The latest issue in the N.C. governor's race – garbage.
Republican Pat McCrory demanded Monday that rival Bev Perdue remove a new TV ad he called “deceptive.”
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The ad shows trash-filled barges in New York harbor as an announcer says, “It's trash day in New York City. What will they do with all that garbage?…
“McCrory wants to let New York and New Jersey dump their garbage in North Carolina.”
Speaking to hundreds of delegates at the N.C. League of Municipalities convention in Charlotte, McCrory said the ad “trashes not only me about garbage but you.”
“You know and I know the ad is deception,” he told N.C. city and town officials.
McCrory has said recently he would have vetoed the 2007 Solid Waste Management Act. The act, favored by environmentalists, would have restricted new landfills in the state. It was spurred by concerns that private regional landfills would turn N.C. into one of the country's top five importers of trash.
One landfill, proposed for rural northeastern North Carolina, would have buried up to 3 million tons of trash every year. That would create a mountain 270-feet high.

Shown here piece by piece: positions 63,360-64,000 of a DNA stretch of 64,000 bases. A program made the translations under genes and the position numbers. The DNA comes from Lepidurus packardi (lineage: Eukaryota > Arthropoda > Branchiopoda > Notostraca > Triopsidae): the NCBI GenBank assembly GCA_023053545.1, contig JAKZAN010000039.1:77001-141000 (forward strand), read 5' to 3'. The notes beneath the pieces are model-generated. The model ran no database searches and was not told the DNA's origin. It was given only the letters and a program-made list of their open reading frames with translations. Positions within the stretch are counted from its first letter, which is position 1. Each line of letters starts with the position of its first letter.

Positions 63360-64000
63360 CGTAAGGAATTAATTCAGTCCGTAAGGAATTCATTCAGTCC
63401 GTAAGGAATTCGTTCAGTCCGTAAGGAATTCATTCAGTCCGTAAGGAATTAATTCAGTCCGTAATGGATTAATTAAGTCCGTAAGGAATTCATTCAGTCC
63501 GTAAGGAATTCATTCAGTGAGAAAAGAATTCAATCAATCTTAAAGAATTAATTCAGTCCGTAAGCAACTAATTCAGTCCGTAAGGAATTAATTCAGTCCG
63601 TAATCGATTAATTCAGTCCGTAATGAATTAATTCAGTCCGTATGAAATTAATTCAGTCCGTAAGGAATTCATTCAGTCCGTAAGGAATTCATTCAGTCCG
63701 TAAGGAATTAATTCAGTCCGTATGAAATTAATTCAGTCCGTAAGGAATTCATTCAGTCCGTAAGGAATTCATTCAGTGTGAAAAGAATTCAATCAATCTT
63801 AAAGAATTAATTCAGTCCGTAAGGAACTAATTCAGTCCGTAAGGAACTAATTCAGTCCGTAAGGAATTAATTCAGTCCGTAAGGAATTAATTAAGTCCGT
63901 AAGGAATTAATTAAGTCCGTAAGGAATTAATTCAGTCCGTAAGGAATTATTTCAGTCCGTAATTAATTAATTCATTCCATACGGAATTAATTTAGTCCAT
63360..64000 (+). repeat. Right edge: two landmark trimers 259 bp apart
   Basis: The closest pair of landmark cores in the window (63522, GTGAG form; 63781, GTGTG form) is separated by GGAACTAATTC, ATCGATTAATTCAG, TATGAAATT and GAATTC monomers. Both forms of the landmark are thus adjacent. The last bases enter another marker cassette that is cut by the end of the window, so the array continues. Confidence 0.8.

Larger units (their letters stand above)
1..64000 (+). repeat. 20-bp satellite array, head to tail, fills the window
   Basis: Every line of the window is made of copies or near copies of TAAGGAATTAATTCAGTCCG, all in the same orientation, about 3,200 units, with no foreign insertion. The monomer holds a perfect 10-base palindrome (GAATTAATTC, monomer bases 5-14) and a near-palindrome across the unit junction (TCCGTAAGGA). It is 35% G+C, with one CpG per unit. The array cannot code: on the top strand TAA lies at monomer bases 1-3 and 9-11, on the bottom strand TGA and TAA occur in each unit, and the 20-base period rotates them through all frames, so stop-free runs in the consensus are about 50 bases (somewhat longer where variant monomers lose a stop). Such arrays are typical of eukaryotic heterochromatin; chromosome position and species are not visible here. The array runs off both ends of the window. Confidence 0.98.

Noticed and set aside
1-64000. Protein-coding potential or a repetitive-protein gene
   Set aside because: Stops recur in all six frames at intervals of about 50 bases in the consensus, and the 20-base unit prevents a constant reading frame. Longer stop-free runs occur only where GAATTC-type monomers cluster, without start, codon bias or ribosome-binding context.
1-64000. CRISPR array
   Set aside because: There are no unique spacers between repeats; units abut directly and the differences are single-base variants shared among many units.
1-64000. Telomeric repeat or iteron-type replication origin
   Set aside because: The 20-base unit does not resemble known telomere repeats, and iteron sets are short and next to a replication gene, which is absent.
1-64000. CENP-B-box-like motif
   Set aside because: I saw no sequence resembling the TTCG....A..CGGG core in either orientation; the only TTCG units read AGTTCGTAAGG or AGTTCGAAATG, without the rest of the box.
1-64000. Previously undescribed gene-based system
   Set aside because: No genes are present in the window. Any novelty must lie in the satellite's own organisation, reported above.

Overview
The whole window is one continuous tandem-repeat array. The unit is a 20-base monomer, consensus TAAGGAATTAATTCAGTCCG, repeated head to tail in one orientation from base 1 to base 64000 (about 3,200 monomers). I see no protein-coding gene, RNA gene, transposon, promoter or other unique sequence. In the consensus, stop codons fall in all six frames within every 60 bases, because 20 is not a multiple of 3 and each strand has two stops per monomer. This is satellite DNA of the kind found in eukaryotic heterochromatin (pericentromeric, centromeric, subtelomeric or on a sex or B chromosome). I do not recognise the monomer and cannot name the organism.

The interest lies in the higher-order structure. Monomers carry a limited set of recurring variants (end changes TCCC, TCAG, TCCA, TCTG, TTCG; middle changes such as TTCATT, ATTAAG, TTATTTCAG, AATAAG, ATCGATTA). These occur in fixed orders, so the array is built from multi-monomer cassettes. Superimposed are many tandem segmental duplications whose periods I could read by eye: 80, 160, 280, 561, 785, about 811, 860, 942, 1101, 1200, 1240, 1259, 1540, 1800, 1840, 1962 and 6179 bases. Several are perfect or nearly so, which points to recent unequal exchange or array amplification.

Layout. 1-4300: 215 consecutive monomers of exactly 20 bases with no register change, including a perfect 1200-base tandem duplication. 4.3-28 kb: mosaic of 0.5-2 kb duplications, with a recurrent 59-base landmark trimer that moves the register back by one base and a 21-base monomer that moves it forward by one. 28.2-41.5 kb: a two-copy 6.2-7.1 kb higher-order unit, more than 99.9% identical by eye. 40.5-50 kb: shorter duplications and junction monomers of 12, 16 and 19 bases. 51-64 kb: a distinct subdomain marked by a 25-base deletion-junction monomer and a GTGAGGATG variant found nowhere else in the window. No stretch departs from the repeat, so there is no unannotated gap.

The bill also included new taxes on municipalities. One version carried a charge of $2.50 per ton of trash and construction debris.
McCrory opposed the bill, as did the League of Municipalities.
“We feel it was unfairly targeted at municipal residents, because the lion's share of that solid-waste disposal tax would be levied against municipalities,” said league executive director Ellis Hankins.
Hankins said the league did eventually endorse a different version of the bill. The dumping fee to municipalities was later reduced.
McCrory spoke during the league's afternoon candidate forum. Perdue, citing scheduling conflicts, spoke in the morning. Asked later about the ad, she pointed to comments McCrory made to a reporter in August. Asked by the reporter for examples of the bills he would have vetoed as governor, he cited the waste-disposallegislation.
“I would have vetoed this bill for several reasons,” he said in August, “including the fact that it cost North Carolinians jobs, hurt our economy and raised taxes. The legislation takes authority away from local government and places unfunded mandates on local officials.”
Countered Perdue spokesman Dave Kochman: “(McCrory) thinks the 270-foot high landfills are the way to create jobs and grow the economy. Bev Perdue does not.”